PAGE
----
In Sickness

When I picked “leaving” as the theme for the March Carnival of Aces just a few months back, little did I know that March would become a time of not leaving. This month, Siggy has picked the theme of “quarantine,” and I’m taking that as an opportunity to reflect here on the implications of contagious disease for a geographically-scattered community, as well as some potential directions for ace advocacy in the area of health & medical issues.

[Note: This post has been crossposted to Pillowfort.]

The ace community has been a disproportionately digital one since 1997, and in some ways this is both its biggest drawback and its biggest strength. For me, the ace community is one of few areas of life that’s somewhat less affected by social distancing: it’s not necessarily a lot of work to move things online when they’re mostly already online to begin with. In the context of a pandemic, it actually comes in handy to for me have access to a community that’s so disproportionately digital, with no risk of contact with germs. And of what offline activity there is, some of it’s not hard to relocate. For instance, my old meetup group (that I no longer attend due to moving away) has recently started a discord server in order to stay connected.

On the other hand, aces’ overall geographical diffusion poses obstacles for some of the more concrete, material payoffs of community and connection. For instance, in that same discord server, I’ve seen some folks arranging no-contact dropoffs/sharing of resources like sourdough starter, and that’s something I can’t participate in from hundreds of miles away. There are some things where physical location actually makes a difference. And the more scattered and separated we are, the less it feels like we can intervene in those ways, with overall less ability to directly share material resources with each other. You might be able to donate $5 over the internet, but you can’t exactly wire somebody an inhaler, a homemade loaf of bread, or a couch to sleep on.

It may have occurred to you in reading this, though, that just because something can’t be done over the internet doesn’t mean it can’t be arranged through the internet. So that brings me to why talk about this here at all: in the call for submissions, Siggy asked, “What would you like to see from ace communities and activists right now?” As Redbeard has mentioned, some people — not everyone, but some — do have more time than usual right now to devote to ace community projects. And given that time and energy are finite, I think that it’s important to assess how exactly to best address our needs. So for the purposes of brainstorming, I’ll get into some specifics here:

What I would like to see from ace advocacy right now is both 1) to move away from/think more critically about the merits of visibility politics, flag culture, inclusion theater, or anti-discrimination laws, and 2) to move toward more deliberate, coordinated action on health & medical issues, e.g.,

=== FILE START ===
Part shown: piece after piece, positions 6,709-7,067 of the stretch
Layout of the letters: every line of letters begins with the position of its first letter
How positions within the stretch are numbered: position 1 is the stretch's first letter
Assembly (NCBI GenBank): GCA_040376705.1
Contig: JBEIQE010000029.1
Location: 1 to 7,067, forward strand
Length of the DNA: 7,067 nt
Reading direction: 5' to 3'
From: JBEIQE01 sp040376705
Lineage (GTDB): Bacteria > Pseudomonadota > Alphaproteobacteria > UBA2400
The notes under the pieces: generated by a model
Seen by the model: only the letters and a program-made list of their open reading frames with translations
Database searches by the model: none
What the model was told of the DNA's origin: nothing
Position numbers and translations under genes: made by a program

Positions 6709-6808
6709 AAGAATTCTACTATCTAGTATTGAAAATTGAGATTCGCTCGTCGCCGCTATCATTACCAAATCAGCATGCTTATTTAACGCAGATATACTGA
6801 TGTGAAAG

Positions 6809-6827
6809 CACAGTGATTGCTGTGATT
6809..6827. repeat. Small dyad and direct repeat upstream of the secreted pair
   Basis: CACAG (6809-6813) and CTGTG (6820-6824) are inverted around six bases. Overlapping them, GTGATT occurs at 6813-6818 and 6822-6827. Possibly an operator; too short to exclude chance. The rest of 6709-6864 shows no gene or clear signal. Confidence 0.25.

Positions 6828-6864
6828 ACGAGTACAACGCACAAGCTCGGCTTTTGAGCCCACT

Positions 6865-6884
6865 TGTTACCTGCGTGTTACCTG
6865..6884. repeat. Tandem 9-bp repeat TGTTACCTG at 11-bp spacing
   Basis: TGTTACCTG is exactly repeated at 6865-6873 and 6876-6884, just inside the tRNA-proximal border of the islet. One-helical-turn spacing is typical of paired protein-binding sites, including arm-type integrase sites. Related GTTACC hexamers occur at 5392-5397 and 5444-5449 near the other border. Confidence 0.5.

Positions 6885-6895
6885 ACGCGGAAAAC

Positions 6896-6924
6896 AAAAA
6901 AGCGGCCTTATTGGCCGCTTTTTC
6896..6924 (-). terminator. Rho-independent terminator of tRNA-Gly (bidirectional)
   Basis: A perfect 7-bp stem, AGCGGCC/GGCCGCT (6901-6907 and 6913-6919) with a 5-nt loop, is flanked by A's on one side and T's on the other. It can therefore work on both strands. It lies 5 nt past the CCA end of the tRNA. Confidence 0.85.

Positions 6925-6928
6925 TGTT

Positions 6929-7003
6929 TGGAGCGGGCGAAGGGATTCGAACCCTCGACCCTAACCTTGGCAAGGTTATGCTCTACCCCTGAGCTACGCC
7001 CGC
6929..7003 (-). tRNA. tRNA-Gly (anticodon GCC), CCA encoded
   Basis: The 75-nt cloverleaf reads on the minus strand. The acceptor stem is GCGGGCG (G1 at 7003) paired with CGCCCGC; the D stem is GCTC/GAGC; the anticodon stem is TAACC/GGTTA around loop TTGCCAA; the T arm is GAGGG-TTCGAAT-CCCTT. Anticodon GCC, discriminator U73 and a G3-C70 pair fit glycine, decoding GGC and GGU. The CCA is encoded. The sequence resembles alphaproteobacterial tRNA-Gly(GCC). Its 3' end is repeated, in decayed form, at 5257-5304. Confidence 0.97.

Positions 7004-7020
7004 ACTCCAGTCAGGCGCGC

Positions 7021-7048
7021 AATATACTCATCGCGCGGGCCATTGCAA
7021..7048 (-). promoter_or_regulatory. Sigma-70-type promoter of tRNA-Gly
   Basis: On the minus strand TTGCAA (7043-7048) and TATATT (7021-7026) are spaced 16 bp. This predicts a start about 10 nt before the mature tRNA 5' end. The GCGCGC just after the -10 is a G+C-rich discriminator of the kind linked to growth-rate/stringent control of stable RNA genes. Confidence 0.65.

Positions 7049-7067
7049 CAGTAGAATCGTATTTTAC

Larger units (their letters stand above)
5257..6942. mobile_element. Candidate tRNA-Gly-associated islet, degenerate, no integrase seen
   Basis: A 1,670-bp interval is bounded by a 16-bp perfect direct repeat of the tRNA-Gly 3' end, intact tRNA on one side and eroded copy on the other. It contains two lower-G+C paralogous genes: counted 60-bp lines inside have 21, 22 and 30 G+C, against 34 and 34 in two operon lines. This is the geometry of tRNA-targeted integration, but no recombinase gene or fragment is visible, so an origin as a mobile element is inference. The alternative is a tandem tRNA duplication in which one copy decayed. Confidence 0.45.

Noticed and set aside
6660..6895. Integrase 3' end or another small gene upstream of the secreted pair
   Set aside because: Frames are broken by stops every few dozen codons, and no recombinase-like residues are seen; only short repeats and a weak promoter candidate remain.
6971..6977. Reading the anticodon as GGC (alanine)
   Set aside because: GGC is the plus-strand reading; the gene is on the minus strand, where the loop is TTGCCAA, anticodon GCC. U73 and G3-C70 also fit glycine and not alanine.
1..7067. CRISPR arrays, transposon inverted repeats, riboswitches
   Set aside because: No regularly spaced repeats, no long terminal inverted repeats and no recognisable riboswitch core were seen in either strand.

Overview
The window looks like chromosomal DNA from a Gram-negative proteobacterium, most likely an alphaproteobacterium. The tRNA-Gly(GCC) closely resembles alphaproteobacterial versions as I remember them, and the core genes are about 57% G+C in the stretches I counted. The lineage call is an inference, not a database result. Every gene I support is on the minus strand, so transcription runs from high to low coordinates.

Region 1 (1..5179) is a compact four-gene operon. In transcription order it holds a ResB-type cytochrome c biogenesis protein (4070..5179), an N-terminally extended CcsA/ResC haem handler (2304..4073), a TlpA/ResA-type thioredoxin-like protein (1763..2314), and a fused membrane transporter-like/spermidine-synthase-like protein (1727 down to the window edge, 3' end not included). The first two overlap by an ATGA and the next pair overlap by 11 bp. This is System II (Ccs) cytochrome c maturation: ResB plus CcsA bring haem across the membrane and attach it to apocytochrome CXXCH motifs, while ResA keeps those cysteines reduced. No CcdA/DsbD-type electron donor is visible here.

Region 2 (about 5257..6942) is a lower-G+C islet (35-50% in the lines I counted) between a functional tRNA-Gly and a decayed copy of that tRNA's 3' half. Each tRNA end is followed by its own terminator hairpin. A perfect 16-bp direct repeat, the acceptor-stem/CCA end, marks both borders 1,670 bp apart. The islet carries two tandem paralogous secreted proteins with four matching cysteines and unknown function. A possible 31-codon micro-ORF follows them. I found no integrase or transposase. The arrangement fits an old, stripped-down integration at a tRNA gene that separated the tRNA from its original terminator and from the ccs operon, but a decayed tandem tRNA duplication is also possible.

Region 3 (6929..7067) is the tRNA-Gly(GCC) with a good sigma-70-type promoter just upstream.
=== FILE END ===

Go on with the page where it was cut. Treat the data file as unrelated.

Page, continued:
• to support and advocate for universal access to healthcare, regardless of employment or marital status — especially given that, according to what we know from the community survey, aces are disproportionately unmarried and single.
  • to distribute more information and resources on navigating sexual healthcare as an ace and/or sexually inactive person. To be blunt, this community is disproportionately made up of people who either don’t have sex or who have non-normative sex, especially the kind of sex that isn’t always recognized as “sex,” which may make many sexual health guidelines unclear. What kinds of exams, testing, interventions, precautions, etc. do we actually need? And how do you deal with a doctor who wants to deny or put you through treatment that doesn’t actually suit your life or your priorities?
  • to collectively prioritize our mental health by redirecting more energy off Tumblr. I am serious about this because rampant burnout is a real threat the community. I’m not just talking about advocacy and activism here, either. Even just as a way to personally socialize and recharge, Tumblr can be costly, and for that reason I’d encourage the entire ace community to branch out and explore other options.

Some of these objectives could conceivably be coordinated solely online. Some of them can’t. Again, I think the ace community’s digital interconnectivity poses some unique opportunities and challenges for us in terms of advocacy. Frankly, I do also like Redbeard’s idea of an online aro/ace conference, too — so by no means should anyone take this particular list as exhaustive. Besides that, though, for the purposes of this post, I’ve tried to point out some additional, health-oriented projects and objectives that I’d like to see the community begin or return to work on.


11 responses to “In Sickness

  • aceadmiral

    On the flipside, we could also build and distribute professional training modules to instruct therapists on how to become more ace-competent (in, ideally, a little slicker of a format than a blogpost).

    I discussed continuing education classes with my therapist a while back, because I do think 1) it’s the sort of resource that would do the important work of getting the basics to the therapist before they meet the client and 2) it would definitely confer credibility. That said, I don’t think he was too sure how you go about proposing one. I could definitely bring it up with him again, though, and I have contributed to creating them before (for law, not counseling). What sort of information would you want to know?

    • Coyote

      Oh hey, that’s wonderful to hear. Right now I’ve got the basic rough draft of material (in the linked post), but I’m not sure logistics-wise about how to get that in front of the right people. Is there a specific organization or ring of organizations to contact? A particular application form to fill out? Does he know who writes the new editions of widely-read textbooks, or — I guess, better yet, already has a basic existing LGBT-sensitivity workshop/certification process/whatever that could be expanded? I don’t know enough about the insides of that profession to know anything about what would make for the most promising route.

      • aceadmiral

        I am about to prognosticate based on my legal CE experience, so this may be proved untrue upon actual exploration, but:

        Typically, CE classes are short seminars with a presenter/panel of presenters who pick a specific topic to focus on. Because they’re mandatory (e.g. my state requires 20 hrs/yr for LPCs), people often don’t want to be there, so a clear, easily digestible presentation tends to go over best. (A lot of my attorneys would work through them lol)